Celebrating the year that is gone, with all its ups and downs, and welcoming the year ahead is a wonderful process. It is our life that we are talking about after all. I hope you reflect but also rejoice in the thought of all times ahead.

My gift to you is my ‘Melomakárona’ recipe, the Greek Christmas biscuit, the ‘honey-macaroon’ which when baking fills your home with festive scents of cinnamon, orange and clove, and when eaten melts into your mouth in sweet delight.

Take some time to make these for yourself. And indulge in them with a nice glass of hot coffee, mulled cider and a nice red wine.

May you have a wonderful 2018 and happy times ahead!

Melomakarona recipe

Ingredients (make 30-40 biscuits)

  • 500g plain flour
  • 2tsp baking powder
  • 1 tsp baking soda
  • 175ml olive oil
  • Zest of half an organic orange or one clementine
  • Juice of one orange and one clementine
  • ¾ tsp. ground cloves
  • ¾ tsp. ground cinnamon
  • 100g sugar
  • 60ml cognac
  • A generous handful of coarsely ground walnuts

For the syrup:

  • 300ml water
  • 250ml honey
  • 100g sugar
  • 1 cinnamon stick

Preparation (45 minutes depending on the size of your oven)

  1. Sieve the flour and mix in the baking powder.
  2. Beat the oil, sugar, baking soda, spices, citrus fruit zest, cognac and sugar well together until combined.
  3. Add the liquid mixture to the flour and mix well with clean hands until you have a soft, pliable dough (about 5 minutes).
  4. Use two non- stick baking sheets or line baking trays with baking parchment.
  5. To shape the biscuits use a tablespoon of dough (max) and roll into a 5-8cm long tube about 3cm wide.
  6. Place on the baking sheet allowing at least 3cm between biscuits. This will allow the biscuits to expand when baking.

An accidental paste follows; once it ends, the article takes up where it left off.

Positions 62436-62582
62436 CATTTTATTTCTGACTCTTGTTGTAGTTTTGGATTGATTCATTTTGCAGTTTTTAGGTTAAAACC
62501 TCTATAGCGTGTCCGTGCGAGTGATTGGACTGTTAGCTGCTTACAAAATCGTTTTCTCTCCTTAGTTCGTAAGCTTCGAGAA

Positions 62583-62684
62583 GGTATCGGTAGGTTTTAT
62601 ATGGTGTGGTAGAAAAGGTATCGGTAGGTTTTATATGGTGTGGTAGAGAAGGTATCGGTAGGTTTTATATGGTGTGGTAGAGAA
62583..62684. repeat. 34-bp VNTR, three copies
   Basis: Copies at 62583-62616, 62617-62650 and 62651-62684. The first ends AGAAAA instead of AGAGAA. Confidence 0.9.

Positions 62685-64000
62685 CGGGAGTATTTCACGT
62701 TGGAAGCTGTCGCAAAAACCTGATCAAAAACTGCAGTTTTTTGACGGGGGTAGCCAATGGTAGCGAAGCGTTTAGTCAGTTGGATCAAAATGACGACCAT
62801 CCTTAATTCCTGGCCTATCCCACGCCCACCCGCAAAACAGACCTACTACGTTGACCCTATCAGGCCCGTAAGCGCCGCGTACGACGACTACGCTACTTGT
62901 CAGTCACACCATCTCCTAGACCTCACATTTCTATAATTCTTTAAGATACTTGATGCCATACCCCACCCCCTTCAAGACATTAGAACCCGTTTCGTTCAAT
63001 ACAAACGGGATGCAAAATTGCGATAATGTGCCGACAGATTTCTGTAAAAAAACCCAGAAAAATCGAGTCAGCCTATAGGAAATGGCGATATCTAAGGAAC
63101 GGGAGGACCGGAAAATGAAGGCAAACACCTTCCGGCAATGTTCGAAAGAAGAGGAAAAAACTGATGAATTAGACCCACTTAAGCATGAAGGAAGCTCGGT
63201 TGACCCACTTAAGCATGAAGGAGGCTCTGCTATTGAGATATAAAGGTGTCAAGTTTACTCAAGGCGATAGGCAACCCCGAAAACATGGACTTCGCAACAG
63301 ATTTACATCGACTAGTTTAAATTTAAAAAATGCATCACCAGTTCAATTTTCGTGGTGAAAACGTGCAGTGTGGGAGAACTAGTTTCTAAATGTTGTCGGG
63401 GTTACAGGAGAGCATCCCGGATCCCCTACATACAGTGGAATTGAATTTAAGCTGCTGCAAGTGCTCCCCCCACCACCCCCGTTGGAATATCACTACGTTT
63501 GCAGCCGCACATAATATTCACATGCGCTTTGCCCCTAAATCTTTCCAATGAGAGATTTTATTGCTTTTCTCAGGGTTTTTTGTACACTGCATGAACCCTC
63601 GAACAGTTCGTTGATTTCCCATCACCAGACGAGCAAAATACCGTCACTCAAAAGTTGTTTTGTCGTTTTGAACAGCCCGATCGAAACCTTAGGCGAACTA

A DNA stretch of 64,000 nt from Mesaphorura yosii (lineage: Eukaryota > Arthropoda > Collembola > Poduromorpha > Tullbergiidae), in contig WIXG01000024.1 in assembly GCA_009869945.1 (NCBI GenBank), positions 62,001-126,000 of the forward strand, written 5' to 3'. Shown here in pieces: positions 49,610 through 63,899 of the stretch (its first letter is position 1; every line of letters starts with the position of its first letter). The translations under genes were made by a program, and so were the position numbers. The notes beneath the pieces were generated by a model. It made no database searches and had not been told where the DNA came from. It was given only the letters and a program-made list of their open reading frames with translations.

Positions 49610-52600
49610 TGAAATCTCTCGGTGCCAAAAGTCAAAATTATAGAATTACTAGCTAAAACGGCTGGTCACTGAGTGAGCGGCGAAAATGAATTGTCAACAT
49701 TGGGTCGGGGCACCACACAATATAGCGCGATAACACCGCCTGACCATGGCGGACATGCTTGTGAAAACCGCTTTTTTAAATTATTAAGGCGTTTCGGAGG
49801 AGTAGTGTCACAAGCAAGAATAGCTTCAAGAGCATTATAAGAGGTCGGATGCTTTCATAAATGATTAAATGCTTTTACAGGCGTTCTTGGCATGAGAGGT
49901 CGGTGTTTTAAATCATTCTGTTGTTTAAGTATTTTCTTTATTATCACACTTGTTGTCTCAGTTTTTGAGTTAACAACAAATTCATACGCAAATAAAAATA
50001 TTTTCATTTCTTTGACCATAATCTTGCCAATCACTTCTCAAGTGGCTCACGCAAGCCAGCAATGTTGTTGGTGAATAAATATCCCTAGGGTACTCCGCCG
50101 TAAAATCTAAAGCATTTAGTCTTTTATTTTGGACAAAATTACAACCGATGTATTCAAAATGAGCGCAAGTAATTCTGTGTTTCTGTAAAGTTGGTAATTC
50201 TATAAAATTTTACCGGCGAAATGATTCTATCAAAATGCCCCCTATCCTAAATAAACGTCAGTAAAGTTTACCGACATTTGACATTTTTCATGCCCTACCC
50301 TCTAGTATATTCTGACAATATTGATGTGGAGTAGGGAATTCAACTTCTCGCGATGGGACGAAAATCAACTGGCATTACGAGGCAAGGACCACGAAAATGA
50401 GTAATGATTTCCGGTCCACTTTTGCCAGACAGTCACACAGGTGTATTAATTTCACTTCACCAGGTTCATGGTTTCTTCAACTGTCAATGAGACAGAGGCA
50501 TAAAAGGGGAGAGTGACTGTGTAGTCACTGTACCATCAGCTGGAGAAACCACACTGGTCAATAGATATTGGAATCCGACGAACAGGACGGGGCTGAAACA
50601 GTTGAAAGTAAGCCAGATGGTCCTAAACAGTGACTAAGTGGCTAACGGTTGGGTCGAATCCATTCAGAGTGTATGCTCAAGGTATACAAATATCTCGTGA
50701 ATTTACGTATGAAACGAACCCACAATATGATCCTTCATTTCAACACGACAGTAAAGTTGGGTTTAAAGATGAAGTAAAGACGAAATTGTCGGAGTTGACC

7. Before you add to a preheated oven (175 centigrade) press the middle of the biscuit tube down lightly with the back of a fork. You should be left with an oval, oblong dough shape with the markings of the fork clear on it.
  8. Bake for 20-30minutes in 170 centigrade or until they are firm on both sides but not too hard. This often depends on your own preference so try a couple of different baking styles to decide what you like best. I prefer my melomakarona on the softer side so that they can absorb more syrup. My cousin prefers them dry with no syrup.
  9. Whilst the biscuits are baking place all the syrup ingredients in a pot and bring to a gentle simmer for 5 minutes.
  10. As soon as the biscuits are ready throw in the syrup, soak and turn.
  11. Remove almost immediately or maximum after a minute if your cookies have baked too hard. The biscuits should absorb enough liquid but should not be falling apart when your remove them with a spatula.
  12. Place on a serving plate and sprinkle with the walnuts.
  13. Cool down and even refrigerate. The biscuits are better the next day.

Spetzofái – the last of Blaencamel Farm’s Broad Beans Crop

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Whilst I may have skipped a month of sharing recipe ideas with you inspired about one of my favourite places in Wales, it seems that the summer crop that has done so well on Blaencamel Farm’s land this summer keeps going strong this first week of September. This year the almighty broad bean has inspired various summer version of one of my favourite Greek dishes, Spetzofai, a stew which hails from beautiful Pelion on the Greek mainland (the land of the Cyclopes).

 

This simple sausage stew requires flavoursome, good quality sausages containing at least leek with a hint of spice, fresh seasonal vegetable and beans. The freshly podded broad beans make for a lighter and quicker version of the dish. To replace the broad beans chose either giant (Lima/Butter) beans or cannellini. As I am always inspired by my Greek heritage, Welsh producers and my local farmers’ market so I recommend you use Charcutier’s Italian fennel or their Thyme sausages for this recipe. The stew follows the same cooking method as the July 2017 Fasolakia dish which is popular in Greek cuisine. You can adapt it to make your own vegan, vegetarian and meat dishes Greek-Stylee. As usual you can source most of the recipes at the Roath and Riverside Farmers’ Market in Cardiff as well as other farmer market locations supplied by the farm in Wales.

Order your seasonal Blaencamel veg box online www.blanecamelbox.com Find out more about Lia’s Kitchen and subscribe on Lia’s newsletters here www.liaskitchen.com

Ingredients (for 4 people)

  • 1 onion, finely chopped
  • 1 pack Charcutier Italian Fennel or Thyme sausages, in chunky cubes (280 g)
  • 1 bag Blaencamel farm broad beans, podded (250g when podded)
  • 2 Blaencamel bell peppers, halved, seeded and sliced
  • ½ Blaencamel Hungarian wax pepper
  • 4 Charlotte potatoes, washed and halved with skin on
  • Optional – half a pack of Blaencamel farm spinach (200g)
  • 1 bunch of parsley, roughly chopped